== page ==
NinGurl69 *hugglesMay 30, 2008

I'm actually writing a technical article/rant about the current tragedy of aspect ratio inconsistencies across consumer electronics.

In short, THE INDUSTRY IS A CLUSTERFUCK.

Who's right/wrong?  THEY'RE ALL WRONG on the simple basis we consumers are bombarded with products that don't conform to a convenient, reasonably universal standard.

TVs had it good for 50+ years before the widescreen craze.  All 4:3, and not much argument beyond that.

BranDonk KongMay 30, 2008

Everything should be in 16:9, period. A lot of movies are 2.35:1, which is too wide of a screen for me, but this also depends on the theater that you go to and how they want to display the picture, sometimes. All TVs produced now are 16:9, and all HDTV is 16:9, so it should be a universal standard for anything that goes on a TV screen now.

animecyberratMay 30, 2008

I was at Shop-Ko and their HDTV promo video says there are "2 types of HD, 720p and 1080p and they all have 16:9 Aspect Ratio" then they proceed to tell you which type of HD works best for "cable" or "movies" with no other explanations whatsoever. They take the "the consumer is an idiot" approach.

NinGurl69 *hugglesMay 30, 2008

Hollywood sucks.

2.35:1 movies don't properly use up the screen real estate in our 16:9 TVs.

Things get even worse when you deal with a 16:10 monitor.

It's really effing:stupid.

FamicomMay 30, 2008

Quote from: eborring

Maybe this will sound noobish but if your monitor supports 1920x1200 why can't it support 1920x1080? I run my ps3 through my 24" monitor, using HDMI, I don't notice any difference when it is connected to the 42" HDTV my parents have. 

The PS3 is an HD device; it naturally outputs 720p and 1080p at their proper aspect ratios, and thus a monitor can simply upscale (720p) or display native 1:1 (1080p) and you get things the way they're meant to be seen. The problem comes with SD content, which all output at a ratio of 3:2 (720x480), and televisions re-interpret this as 4:3 or 16:9 (which for dvds is called anamorphic). Many (if not all?) widescreen monitors don't have a "scale as 4:3" or "scale as 16:9" option, only the ability to just "scale", which leaves the video in the improper 3:2, "fill screen", which stretches the screen to an improper 16:10, or leave as 1:1, which would be a small 720x480 window in the middle of a sea of black on the screen.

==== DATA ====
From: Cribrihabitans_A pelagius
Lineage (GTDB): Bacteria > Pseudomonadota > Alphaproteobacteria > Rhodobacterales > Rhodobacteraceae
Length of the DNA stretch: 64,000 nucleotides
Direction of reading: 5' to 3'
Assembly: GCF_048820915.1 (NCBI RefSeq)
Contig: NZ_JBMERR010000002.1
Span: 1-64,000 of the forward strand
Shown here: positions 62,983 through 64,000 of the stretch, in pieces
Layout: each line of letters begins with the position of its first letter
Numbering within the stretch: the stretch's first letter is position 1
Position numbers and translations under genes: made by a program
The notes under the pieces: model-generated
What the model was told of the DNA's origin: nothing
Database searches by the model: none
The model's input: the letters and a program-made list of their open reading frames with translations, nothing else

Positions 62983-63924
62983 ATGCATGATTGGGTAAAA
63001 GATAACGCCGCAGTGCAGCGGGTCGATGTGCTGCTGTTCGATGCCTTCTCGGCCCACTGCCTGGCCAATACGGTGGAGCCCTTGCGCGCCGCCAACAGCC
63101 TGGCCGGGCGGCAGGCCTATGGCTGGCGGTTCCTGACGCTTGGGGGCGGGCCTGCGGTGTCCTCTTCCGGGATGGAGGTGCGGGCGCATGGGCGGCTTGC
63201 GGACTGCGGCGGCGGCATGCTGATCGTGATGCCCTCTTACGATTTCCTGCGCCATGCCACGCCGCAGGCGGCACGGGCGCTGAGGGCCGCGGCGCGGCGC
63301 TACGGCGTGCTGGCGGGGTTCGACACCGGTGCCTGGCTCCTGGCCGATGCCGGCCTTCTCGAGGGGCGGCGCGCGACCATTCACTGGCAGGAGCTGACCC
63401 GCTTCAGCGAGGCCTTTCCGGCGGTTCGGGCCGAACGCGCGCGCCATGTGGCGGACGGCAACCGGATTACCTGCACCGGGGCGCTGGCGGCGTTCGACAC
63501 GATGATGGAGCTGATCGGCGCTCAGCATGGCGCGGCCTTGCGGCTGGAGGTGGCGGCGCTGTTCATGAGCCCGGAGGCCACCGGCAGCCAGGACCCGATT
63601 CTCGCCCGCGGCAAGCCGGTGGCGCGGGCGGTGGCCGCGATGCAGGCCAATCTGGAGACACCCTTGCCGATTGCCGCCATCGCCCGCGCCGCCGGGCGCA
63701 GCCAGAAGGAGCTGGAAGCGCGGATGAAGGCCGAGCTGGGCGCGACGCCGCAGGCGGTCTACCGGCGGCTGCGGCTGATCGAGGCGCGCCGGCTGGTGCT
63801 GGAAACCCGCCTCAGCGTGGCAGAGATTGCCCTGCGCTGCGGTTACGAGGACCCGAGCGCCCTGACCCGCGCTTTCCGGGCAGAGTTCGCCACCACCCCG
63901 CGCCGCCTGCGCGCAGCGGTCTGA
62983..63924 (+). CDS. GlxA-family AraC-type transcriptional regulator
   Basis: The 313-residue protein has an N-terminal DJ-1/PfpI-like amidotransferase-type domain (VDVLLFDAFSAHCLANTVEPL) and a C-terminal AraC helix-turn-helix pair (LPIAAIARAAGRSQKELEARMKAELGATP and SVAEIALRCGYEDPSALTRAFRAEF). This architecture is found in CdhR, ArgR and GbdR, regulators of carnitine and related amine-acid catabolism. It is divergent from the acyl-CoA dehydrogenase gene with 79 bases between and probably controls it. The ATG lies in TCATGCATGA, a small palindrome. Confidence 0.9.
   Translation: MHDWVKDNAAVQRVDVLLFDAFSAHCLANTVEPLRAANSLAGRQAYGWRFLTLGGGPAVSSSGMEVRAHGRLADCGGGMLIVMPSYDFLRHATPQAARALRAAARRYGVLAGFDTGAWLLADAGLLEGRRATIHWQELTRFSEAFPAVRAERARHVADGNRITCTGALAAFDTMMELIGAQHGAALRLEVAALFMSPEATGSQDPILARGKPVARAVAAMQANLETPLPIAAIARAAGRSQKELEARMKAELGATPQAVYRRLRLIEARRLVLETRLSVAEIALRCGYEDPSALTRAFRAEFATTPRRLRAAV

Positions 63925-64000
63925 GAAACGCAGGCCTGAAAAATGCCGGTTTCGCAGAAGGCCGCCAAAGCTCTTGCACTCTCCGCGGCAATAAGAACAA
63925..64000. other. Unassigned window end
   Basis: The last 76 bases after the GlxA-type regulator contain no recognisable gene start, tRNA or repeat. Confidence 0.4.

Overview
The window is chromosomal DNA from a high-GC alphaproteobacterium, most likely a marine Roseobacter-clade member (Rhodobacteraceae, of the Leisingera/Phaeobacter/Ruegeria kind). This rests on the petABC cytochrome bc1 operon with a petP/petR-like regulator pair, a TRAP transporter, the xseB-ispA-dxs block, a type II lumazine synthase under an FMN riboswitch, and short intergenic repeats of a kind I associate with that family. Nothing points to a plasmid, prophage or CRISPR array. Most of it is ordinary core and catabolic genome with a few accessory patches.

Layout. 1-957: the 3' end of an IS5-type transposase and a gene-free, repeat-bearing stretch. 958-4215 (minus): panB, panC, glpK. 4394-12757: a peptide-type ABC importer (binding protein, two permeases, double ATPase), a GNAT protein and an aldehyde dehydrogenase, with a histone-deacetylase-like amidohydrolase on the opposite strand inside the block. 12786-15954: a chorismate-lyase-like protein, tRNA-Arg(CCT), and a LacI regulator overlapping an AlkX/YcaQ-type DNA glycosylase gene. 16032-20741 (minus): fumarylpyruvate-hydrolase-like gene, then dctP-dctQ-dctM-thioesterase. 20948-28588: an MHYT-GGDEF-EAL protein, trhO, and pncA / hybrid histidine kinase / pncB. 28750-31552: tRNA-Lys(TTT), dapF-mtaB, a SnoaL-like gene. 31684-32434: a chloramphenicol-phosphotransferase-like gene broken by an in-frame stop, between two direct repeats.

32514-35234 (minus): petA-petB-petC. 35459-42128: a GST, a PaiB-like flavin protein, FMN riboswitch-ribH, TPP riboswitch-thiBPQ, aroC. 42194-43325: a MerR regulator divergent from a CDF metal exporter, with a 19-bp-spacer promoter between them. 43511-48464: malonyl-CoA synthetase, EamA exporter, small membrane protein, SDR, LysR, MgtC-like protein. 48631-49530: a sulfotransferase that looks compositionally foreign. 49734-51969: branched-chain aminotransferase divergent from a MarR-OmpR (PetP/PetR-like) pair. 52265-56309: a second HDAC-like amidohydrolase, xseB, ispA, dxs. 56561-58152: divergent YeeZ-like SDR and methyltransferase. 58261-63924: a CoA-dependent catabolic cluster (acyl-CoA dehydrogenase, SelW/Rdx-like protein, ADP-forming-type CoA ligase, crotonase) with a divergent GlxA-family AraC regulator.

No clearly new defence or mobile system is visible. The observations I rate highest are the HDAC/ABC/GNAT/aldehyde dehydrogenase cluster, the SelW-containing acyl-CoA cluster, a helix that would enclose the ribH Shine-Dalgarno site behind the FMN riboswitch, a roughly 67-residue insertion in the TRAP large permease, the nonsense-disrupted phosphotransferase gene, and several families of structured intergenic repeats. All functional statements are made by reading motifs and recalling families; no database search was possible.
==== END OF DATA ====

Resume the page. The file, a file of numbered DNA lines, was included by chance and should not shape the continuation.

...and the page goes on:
I just bought a 24" widescreen monitor myself this month (BenQ FP241W) and went through these same frustrations in testing out the Wii on it. I never got it with the intention of viewing SD content on it though, so it's not that much of a dealbreaker for me.

RizeDavid Trammell, Staff AlumnusMay 31, 2008

What I don't get about the 16:10 monitors that are 1920x1200 is why they don't make 16:9 monitors that are 2133x1200 or 2144x1206 (if they want evenly divisible ratios), it would hardly be any more pixels per screen and it would at least make the aspect ratio correct without screwing up the vertical resolution.

NinGurl69 *hugglesJune 01, 2008

From what I read it's more cost effective to cut the individual 16:10 LCD panels from the big source panels than 16:9, considering the physical sizes of various screens are dependent on the fact that the physical dimensions of the LCD pixel hardly changes across a type of device/product.

ShyGuyJune 01, 2008

Projectors will solve all of this in the future.

NinGurl69 *hugglesJune 01, 2008

HOLODECKS A PLENTY